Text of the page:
Section IV. U.S. Government Policy
The U.S. Government discusses religious freedom with the Government and leaders from all four traditional religious communities and emerging religious groups in the context of its overall interfaith dialogue and policy of promoting human rights. The U.S. Embassy publicly criticized instances of religious discrimination and attacks against religious communities or buildings and encouraged political leaders from all ethnic groups and members of the international community to respond equally strongly. The U.S. Government continued its support for full implementation of the Dayton Accords and a politically moderate, multiethnic government, in an attempt to improve respect for religious freedom in the country.
The U.S. Embassy continued to lobby for the adoption of a law on restitution to assist religious communities in obtaining return of their former property.
When the Evangelical Church in Mostar encountered difficulties in obtaining a construction permit to build a new church on its own downtown lot, in December 2007 the Embassy intervened on its behalf with municipal authorities.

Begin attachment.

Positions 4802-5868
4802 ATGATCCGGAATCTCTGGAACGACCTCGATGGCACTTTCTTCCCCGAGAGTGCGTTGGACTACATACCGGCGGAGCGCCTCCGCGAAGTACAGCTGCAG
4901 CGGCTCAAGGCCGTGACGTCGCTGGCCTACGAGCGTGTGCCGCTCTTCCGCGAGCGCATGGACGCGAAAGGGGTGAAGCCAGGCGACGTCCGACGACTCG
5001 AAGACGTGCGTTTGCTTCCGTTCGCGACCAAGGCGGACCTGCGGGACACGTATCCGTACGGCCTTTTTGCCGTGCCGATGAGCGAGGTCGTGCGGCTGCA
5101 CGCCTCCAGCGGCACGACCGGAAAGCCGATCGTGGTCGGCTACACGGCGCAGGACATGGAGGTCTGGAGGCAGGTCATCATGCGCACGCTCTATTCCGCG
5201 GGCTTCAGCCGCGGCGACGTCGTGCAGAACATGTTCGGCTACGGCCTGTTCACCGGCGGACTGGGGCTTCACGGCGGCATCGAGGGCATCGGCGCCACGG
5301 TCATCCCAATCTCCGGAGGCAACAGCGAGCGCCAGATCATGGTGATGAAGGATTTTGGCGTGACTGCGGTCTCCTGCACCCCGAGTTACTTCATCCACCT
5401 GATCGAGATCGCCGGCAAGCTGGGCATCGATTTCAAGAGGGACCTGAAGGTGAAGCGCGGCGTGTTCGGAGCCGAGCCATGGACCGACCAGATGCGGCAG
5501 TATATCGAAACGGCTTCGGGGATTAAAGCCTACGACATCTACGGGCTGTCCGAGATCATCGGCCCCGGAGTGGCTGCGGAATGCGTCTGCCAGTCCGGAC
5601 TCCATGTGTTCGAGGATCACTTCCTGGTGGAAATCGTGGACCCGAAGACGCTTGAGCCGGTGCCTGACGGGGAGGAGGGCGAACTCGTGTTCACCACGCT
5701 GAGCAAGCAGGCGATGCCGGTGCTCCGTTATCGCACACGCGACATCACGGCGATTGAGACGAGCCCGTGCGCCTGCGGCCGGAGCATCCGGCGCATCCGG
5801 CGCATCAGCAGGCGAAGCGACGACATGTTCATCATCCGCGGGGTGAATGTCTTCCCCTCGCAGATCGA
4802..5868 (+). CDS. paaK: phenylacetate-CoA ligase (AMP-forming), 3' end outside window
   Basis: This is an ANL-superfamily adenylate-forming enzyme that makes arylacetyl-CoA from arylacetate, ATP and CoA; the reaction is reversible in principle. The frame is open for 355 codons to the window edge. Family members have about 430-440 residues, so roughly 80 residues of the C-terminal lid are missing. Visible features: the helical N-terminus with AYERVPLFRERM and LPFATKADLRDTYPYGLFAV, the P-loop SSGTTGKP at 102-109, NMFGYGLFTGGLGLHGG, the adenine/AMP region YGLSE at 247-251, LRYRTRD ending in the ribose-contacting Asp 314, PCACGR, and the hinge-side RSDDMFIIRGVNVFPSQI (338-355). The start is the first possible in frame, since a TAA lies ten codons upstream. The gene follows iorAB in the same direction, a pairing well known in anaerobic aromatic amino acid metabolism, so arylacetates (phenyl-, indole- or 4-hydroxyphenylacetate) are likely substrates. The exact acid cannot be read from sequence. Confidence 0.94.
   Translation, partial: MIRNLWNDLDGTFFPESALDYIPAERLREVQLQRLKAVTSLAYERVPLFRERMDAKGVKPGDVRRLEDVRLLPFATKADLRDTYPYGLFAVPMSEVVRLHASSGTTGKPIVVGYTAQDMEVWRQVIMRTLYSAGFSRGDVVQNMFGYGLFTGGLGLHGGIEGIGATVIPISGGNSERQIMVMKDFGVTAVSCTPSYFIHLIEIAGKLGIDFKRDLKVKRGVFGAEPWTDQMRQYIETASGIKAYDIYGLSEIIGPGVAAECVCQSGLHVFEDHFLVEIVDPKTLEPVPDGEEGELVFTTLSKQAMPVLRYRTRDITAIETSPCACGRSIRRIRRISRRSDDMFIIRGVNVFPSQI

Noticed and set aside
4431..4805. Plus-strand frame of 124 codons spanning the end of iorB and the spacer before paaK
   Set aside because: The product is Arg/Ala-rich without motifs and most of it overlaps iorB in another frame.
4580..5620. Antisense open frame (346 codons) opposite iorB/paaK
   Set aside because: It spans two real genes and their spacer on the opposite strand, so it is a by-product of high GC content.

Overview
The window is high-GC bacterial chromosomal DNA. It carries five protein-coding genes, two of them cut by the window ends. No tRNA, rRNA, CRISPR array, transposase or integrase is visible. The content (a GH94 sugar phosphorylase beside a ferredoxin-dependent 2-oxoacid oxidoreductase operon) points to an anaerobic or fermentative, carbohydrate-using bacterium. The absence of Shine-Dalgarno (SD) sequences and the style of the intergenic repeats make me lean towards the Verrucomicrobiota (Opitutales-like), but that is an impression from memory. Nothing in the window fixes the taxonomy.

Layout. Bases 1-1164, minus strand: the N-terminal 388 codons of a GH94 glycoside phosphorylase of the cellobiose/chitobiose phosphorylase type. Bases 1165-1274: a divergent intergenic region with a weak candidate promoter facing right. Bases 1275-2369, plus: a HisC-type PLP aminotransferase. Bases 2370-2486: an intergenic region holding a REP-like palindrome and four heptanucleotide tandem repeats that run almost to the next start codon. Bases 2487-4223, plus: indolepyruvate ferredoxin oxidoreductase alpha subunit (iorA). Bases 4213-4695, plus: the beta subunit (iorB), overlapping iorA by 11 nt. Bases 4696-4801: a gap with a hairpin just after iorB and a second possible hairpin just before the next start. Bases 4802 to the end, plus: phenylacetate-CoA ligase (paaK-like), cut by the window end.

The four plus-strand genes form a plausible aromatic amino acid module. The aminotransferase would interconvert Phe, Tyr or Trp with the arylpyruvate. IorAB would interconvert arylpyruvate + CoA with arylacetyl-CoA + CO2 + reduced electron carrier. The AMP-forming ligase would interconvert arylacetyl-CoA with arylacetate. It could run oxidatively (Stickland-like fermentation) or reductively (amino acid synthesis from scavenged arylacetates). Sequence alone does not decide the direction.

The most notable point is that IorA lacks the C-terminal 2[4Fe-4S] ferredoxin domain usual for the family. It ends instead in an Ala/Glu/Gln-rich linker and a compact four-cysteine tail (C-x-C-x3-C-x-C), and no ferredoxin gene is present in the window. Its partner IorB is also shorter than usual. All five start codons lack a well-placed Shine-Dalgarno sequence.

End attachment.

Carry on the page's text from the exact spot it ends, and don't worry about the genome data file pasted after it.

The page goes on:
The U.S. Ambassador and embassy personnel met frequently with the principal leaders of all four major religious groups and hosted or attended religious holiday events including iftars, Catholic and Orthodox Christmas, and Passover. The Embassy worked closely with religious leaders, individually and collectively, to discuss religious freedom concerns and to urge them to work on interreligious dialogue. The Ambassador also continued to serve as a member of the governing board of the Srebrenica Memorial Foundation, a memorial and cemetery dedicated to the 1995 genocide in Srebrenica.
The U.S. Government continued to fund countrywide human rights and democracy courses taught in 50 percent of all Bosnian elementary and secondary schools and all private Bosnian Catholic schools.
To promote interreligious dialogue, the Embassy continued to engage in an active outreach program with the religious communities at all levels. This included sponsoring speaking engagements by visiting U.S. academics and lecturers, meeting with faith-based charities, funding English Language Fellows at the Faculty of Islamic Sciences and at several madrassahs, helping to establish a comparative religion graduate program between the University of Sarajevo and Arizona State University, and funding several exchange programs to promote religious dialogue, including a "faith and community" exchange program that gave 18 of Bosnia's leading young religious leaders a chance to study comparative religion in the United States. The U.S. Government also funded the Ambassador's Fund for Cultural Preservation to support the reconstruction of religious property destroyed during the 1992-95 war, including the Muslim Seranic House in Banja Luka, St. Mary's Catholic Church and St. Luke's bell tower in Jajce, and the Serb Orthodox Church of the Holy Apostles Peter and Paul in Osanici, Stolac. The Embassy also supported the first joint exhibition of religious artifacts of all four of the country's major religious groups.